Aircraft painting as a co-evolutionary process

The first aerial kill is said to have been a Aviatik B.1 shot down by Frantz and Quenault in a Voisin III on 1914-10-05.

However, I am not aware that it has been recorded who was the first victim of aerial “friendly fire”, but apparently this was soon a problem. The Royal Flying Corps entered the war with completely unmarked aircraft, but it was obvious within days that some kind of distinguishing mark was necessary, so the Union Flag was sewn or painted on the aircraft. It soon transpired that under bad visual conditions the cross shape was easily confused with the Austro-German insignia, the Iron Cross* , so in October 1914 RFC adopted the French cockade , but with reversed colours . (The American Expeditionary Force first used yet another permutation of red-white-blue cockade but eventually introduced a star in a roundel .)

This change of national insignia is an example of character displacement—originally similar species evolve diverging characters in order to minimise competition, which is beneficial to both species. Now add to this cryptic colouration, i e camouflage.

Aircraft have the joint need to be cryptic both in the air (which, as we know, actually very seldom is as blue as the sky) and on the ground, which requires various compromises. An interesting point to note is that the light bluish or greyish undersides that are supposed to make the aircraft more difficult to spot in the air, also serve to make them more difficult to see on the ground, as the increased reflection of light decreases the contrast of the shadows underneath the aircraft. Many animals which spend their time lying on the forest floor also have this kind of colouration.

Paradoxically, while camouflage has as one purpose concealment, it secondarily is also a distinguishing character. So, just as for national insignia, the painting of aircraft went from mainly just doped tissue to distinguishable camouflages. During the first world war, RFC camouflage was soon very strictly standardised on a simple scheme: khaki on top, doped linen underneath , while the German Luftstreitkräfte used several different camouflages in parallel with multiple variations on the themes. The most characteristic was the quite complex “lozenge” camouflage . The other main alternative was the multi-coloured large-field wavy pattern that was also used by the French and Belgian air forces as well as the American Expeditionary Force and indeed has been the pattern for aircraft camouflage up to fairly recently, but everybody has been using different colours, which may help in the identification of friend or foe task.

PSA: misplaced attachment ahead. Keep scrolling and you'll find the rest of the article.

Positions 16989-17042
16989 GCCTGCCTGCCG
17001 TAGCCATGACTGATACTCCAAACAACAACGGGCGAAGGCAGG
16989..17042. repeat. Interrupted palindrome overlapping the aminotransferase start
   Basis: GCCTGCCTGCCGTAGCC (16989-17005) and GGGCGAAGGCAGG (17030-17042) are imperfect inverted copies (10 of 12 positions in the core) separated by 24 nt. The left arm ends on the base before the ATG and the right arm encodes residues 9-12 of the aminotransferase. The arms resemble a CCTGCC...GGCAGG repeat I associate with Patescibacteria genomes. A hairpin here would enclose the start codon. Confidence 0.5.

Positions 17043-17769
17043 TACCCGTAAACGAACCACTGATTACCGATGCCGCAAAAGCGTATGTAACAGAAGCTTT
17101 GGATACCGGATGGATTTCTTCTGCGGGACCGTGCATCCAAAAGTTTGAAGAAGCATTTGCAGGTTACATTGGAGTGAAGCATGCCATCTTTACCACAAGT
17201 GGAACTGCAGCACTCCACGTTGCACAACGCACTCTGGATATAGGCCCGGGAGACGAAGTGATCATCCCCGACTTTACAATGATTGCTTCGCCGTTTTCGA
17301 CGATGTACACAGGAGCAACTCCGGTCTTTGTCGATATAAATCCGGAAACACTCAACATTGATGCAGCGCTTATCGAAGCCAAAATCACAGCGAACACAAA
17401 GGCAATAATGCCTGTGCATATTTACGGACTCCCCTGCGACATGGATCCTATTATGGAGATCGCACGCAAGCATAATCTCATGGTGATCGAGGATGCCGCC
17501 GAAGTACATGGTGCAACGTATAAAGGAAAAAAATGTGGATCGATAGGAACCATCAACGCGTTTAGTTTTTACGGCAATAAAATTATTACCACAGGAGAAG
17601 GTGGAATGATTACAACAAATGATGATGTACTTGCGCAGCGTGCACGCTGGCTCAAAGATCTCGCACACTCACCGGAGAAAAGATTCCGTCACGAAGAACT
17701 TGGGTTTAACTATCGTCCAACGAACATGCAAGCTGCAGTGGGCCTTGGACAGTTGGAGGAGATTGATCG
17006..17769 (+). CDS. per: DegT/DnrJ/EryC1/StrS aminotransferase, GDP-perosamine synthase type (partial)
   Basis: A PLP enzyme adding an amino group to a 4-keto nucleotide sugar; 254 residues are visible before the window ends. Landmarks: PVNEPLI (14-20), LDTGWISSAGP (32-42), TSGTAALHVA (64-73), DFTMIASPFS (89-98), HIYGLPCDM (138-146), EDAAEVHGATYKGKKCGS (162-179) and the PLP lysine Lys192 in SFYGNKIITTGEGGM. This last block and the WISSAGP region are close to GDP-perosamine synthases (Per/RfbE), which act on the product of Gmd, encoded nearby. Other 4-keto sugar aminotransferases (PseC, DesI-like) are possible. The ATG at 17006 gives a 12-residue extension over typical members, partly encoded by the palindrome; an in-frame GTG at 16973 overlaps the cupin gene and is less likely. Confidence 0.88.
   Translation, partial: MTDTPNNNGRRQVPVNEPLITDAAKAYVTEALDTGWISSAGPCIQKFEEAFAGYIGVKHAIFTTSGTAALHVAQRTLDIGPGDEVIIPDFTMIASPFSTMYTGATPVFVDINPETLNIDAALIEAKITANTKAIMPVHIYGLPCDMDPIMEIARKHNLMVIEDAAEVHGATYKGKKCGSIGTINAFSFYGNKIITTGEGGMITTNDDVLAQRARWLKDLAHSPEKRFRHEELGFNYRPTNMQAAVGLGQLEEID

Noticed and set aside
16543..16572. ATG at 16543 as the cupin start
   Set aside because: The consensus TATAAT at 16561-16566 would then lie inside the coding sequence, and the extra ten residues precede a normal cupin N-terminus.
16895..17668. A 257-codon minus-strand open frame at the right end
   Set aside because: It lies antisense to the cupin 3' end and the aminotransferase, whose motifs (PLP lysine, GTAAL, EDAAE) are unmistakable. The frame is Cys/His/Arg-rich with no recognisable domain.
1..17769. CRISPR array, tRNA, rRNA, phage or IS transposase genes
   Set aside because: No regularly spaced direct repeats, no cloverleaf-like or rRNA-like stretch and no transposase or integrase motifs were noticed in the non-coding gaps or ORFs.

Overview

During the between-the-wars period camouflage was eschewed—looking good on airshows was more important than concealment—but by the Second World War camouflage was on again.

However, as soon as the war started the need for rapid identification of aircraft in the air returned and camouflage was compromised by brightly coloured areas in many variations over the course of the war.

In Europe, modifying national insignia for recognition purposes was not necessary, as that had been sorted out the first time around, though changes were made, to improve camouflage (what was left under yellow, white and red sheets of colour) to simplify the painting process or to match changed allegiances.

But, meanwhile in the Pacific all involved air forces had a red circle in the centre of their national insignia , also causing a number of friendly-fire incidents. I do not know if the Japanese even considered modifying their markings, but they did not have to, as the British and United States forces quickly changed theirs. The British simply removed the central red circle from the national insignia . The US Army Air Force did remove the central red dot from their star insignia, but felt that the remaining roundel shape still was not sufficiently distinct from the Japanese roundel. A young draughtsman came up with the idea of adding horizontal bars on both sides of the star, creating the familiar “star-and-bars” . Later on in the war, British units in the Pacific added the bars to their insignia as well .

After the second world war there have been various swings back and forth between camouflage and colourful markings, but beginning in the 1980s most major air forces have moved to “low-visibility” markings, monochrome, low-contrast versions of national insignia intended not to compromise the camouflage, which in turn is almost universally all-round grey

Predictions one can make based on this minimisation of distinguishing marks are that visual spotting of aircraft is as important as ever in spite of radar and IR sensors but that identification of friend and foe is not made visually. This suggests both the existence of electronic situation-awareness aids as well as a relatively low number of few aircraft in the air simultaneously, making it easier to keep track of who's who and possibly also that close-quarters dog-fighting is not very common these days.

*For some reason the Iron cross is often referred to as a Maltese Cross. It is not. It is a Mantuan cross. This is a Maltese Cross: .

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